Don't get me wrong: we've been working hard ourselves, too. I have personally scrubbed every single wall, baseboard, and molding in the rental unit. Peter is there now, prepping and painting the last two rooms. We're still hauling boxes, repairing fixtures, sash-cords, and latches all over that old apartment. We've figured out, too, that we're not going to make the deadline on handing it off to our new tenants without a little outside help, and a connection of Peter's through two of his best students at school (there's that community piece again!) is going to come in and help with the last of the carpentry.
Work. It's been plenty of work.
But also gratitude. I'm still in love with the woods--today was the first time we brought the dogs out in them for a walk--but I'm also delighted at how much the house itself really does feel like home. From the first night we slept here, it has felt like we belong here. Oh, part of the delight is the new-house pleasure of playing house: the first meal I cooked in the kitchen, the first load of laundry. All of it feels a bit like being a little girl playing with a dollhouse.
But it's more than that. The house just fits, just feels like a pair of broken-in hiking boots or a favorite sweater. Both of us have had the experience of just looking up from whatever it is we've been doing, sighing happily, and announcing to the universe, "I love this house!"
I love this house.
It has room for us. It has sun that streams in the windows, and grass outside that's thicker than velvet, and enough cupboards in the kitchen, and a laundry that's not down two flights of twisty dark stairs and a cozy room for my office and a spacious one for Peter's and a fireplace and a front porch and slate steps and a Rose of Sharon and a flowering quince and such a pretty view from the big front windows. And best of all, it really feels like home.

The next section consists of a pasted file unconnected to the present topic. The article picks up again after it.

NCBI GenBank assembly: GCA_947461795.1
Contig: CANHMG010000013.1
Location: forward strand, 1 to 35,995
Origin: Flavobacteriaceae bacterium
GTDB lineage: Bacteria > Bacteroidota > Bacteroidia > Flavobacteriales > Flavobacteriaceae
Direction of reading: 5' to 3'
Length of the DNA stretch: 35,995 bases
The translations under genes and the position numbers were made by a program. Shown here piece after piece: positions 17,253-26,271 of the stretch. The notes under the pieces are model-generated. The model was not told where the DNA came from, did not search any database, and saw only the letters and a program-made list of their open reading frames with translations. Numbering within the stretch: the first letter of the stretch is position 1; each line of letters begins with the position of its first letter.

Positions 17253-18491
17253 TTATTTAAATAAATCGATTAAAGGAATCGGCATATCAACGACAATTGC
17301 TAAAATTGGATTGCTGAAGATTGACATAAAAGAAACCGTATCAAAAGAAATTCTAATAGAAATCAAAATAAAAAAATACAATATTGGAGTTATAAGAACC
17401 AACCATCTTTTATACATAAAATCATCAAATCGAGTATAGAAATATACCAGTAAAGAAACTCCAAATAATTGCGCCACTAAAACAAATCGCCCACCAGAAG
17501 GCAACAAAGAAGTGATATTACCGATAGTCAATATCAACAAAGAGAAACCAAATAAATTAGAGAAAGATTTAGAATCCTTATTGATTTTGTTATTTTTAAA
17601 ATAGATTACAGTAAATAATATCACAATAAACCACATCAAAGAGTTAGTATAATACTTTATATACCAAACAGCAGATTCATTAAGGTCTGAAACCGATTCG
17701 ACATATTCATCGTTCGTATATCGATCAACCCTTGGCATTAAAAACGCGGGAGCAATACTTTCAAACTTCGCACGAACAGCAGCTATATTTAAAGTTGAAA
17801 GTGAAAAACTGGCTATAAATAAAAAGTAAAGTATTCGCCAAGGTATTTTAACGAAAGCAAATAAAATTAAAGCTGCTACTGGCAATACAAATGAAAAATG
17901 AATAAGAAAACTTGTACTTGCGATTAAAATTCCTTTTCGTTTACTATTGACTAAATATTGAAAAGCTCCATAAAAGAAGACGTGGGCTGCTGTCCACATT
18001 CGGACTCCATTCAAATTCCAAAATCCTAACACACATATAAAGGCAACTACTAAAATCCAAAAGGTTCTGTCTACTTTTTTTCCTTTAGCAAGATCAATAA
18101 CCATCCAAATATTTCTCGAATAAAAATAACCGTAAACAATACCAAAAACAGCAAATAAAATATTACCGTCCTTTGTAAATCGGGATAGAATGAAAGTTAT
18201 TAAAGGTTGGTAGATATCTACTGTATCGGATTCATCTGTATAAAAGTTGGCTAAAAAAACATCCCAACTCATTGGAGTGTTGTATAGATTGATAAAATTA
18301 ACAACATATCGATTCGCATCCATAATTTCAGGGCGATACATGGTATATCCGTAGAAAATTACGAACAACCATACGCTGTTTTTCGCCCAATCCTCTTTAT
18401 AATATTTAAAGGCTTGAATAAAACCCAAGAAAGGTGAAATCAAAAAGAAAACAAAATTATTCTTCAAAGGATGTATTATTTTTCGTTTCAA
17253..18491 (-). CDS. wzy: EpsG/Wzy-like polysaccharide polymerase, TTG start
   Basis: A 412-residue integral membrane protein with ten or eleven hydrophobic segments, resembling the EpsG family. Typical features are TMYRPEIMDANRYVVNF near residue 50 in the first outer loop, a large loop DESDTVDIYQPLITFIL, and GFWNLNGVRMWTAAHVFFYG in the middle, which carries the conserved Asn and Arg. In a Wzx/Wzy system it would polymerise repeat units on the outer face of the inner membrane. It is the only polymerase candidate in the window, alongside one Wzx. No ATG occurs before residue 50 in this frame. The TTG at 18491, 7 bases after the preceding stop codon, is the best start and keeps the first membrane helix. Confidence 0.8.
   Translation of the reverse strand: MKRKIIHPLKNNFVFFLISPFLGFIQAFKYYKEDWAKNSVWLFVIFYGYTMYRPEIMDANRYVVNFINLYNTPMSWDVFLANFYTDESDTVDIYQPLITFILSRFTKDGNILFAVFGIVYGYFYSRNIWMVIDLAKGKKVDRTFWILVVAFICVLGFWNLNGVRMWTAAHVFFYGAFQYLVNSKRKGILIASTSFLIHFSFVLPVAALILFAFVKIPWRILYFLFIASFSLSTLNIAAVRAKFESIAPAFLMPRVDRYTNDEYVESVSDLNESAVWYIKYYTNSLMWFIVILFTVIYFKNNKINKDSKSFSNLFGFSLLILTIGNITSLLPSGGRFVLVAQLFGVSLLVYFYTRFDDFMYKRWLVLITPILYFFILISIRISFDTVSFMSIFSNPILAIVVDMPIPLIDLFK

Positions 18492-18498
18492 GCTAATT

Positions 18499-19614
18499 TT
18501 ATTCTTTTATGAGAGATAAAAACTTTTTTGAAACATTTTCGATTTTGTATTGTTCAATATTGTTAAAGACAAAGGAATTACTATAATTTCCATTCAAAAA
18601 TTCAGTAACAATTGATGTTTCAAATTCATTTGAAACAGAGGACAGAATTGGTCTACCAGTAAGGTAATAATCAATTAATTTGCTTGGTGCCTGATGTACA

I cannot convince myself that we have earned this, or that we deserve it. But I can feel grateful for it. And my gratitude moves me to look for ways to perhaps live as lightly on the land as we can.
So many dreams. My friend Beth may be willing to give us a chest freezer she has. And while running a second freezer is not without environmental cost, it would allow us to buy things like local produce and chicken in bulk, and to freeze them: to eat like locavores, with less packaging and shipping to get our food to our plates.
Our new house's furnace is on its last legs. We're looking into getting a pellet furnace: a bit more work--OK, quite a bit more work, with hauling the pellet fuel by hand into the cellar--but to burn locally grown wood pellets would be kinder to the earth than burning Middle-Eastern oil. Not just the reduced shipping and refining costs, but also the fact that fossil fuels release new carbon into the atmosphere. Burning wood, provided one lives in a region (like New England) where new growth exceeds the harvesting of trees, means releasing some carbon into the atmosphere... but carbon from a source that has actually fixed more carbon into the soil (in the form of fallen leaves, twigs, and needles) over its lifetime than is released when it is burned.
(And its cheaper, at least around here, and for now.)
We talk about where the indoor clothes drying lines will go, and what sort of clothesline to put up outside. We dream about solar panels--and that is a dream, given our finances, but, with our southern exposure, I suspect it will be a recurring one. And we dream about planting trees, and a garden, and where the compost heap can go.
I'm liking these dreams.
Though they, as well as our technical difficulties, may keep me from writing about other things, or even any things, for a while. Still. It's good to be home.